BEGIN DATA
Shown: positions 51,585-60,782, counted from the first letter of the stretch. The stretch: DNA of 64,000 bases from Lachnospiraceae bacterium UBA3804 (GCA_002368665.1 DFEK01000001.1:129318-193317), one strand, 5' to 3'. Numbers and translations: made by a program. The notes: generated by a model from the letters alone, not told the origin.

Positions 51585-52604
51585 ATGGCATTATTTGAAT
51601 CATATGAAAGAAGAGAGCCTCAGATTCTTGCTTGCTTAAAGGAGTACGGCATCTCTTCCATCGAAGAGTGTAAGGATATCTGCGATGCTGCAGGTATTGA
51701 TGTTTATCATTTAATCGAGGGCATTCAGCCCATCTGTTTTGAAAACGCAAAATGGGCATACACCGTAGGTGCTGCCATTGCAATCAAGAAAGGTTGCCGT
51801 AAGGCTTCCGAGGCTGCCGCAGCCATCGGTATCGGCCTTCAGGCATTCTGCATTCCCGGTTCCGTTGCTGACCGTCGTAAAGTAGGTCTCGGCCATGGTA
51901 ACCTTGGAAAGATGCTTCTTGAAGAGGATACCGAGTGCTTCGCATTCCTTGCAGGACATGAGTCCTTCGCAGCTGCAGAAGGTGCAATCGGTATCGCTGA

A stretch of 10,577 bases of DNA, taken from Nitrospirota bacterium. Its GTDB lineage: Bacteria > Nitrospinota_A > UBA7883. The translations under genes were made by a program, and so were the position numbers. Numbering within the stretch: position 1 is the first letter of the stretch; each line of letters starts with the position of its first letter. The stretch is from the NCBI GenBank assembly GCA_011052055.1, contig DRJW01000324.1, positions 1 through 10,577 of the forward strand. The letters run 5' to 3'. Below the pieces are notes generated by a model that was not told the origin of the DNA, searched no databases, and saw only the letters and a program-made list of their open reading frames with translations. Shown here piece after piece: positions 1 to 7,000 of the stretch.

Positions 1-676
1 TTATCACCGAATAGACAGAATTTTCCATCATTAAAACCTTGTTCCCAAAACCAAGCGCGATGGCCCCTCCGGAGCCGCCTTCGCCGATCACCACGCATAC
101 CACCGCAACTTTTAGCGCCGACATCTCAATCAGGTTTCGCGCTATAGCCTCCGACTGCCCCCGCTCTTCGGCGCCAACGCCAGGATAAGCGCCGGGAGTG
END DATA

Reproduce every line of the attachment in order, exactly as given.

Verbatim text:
Shown: positions 51,585-60,782, counted from the first letter of the stretch. The stretch: DNA of 64,000 bases from Lachnospiraceae bacterium UBA3804 (GCA_002368665.1 DFEK01000001.1:129318-193317), one strand, 5' to 3'. Numbers and translations: made by a program. The notes: generated by a model from the letters alone, not told the origin.

Positions 51585-52604
51585 ATGGCATTATTTGAAT
51601 CATATGAAAGAAGAGAGCCTCAGATTCTTGCTTGCTTAAAGGAGTACGGCATCTCTTCCATCGAAGAGTGTAAGGATATCTGCGATGCTGCAGGTATTGA
51701 TGTTTATCATTTAATCGAGGGCATTCAGCCCATCTGTTTTGAAAACGCAAAATGGGCATACACCGTAGGTGCTGCCATTGCAATCAAGAAAGGTTGCCGT
51801 AAGGCTTCCGAGGCTGCCGCAGCCATCGGTATCGGCCTTCAGGCATTCTGCATTCCCGGTTCCGTTGCTGACCGTCGTAAAGTAGGTCTCGGCCATGGTA
51901 ACCTTGGAAAGATGCTTCTTGAAGAGGATACCGAGTGCTTCGCATTCCTTGCAGGACATGAGTCCTTCGCAGCTGCAGAAGGTGCAATCGGTATCGCTGA

A stretch of 10,577 bases of DNA, taken from Nitrospirota bacterium. Its GTDB lineage: Bacteria > Nitrospinota_A > UBA7883. The translations under genes were made by a program, and so were the position numbers. Numbering within the stretch: position 1 is the first letter of the stretch; each line of letters starts with the position of its first letter. The stretch is from the NCBI GenBank assembly GCA_011052055.1, contig DRJW01000324.1, positions 1 through 10,577 of the forward strand. The letters run 5' to 3'. Below the pieces are notes generated by a model that was not told the origin of the DNA, searched no databases, and saw only the letters and a program-made list of their open reading frames with translations. Shown here piece after piece: positions 1 to 7,000 of the stretch.

Positions 1-676
1 TTATCACCGAATAGACAGAATTTTCCATCATTAAAACCTTGTTCCCAAAACCAAGCGCGATGGCCCCTCCGGAGCCGCCTTCGCCGATCACCACGCATAC
101 CACCGCAACTTTTAGCGCCGACATCTCAATCAGGTTTCGCGCTATAGCCTCCGACTGCCCCCGCTCTTCGGCGCCAACGCCAGGATAAGCGCCGGGAGTG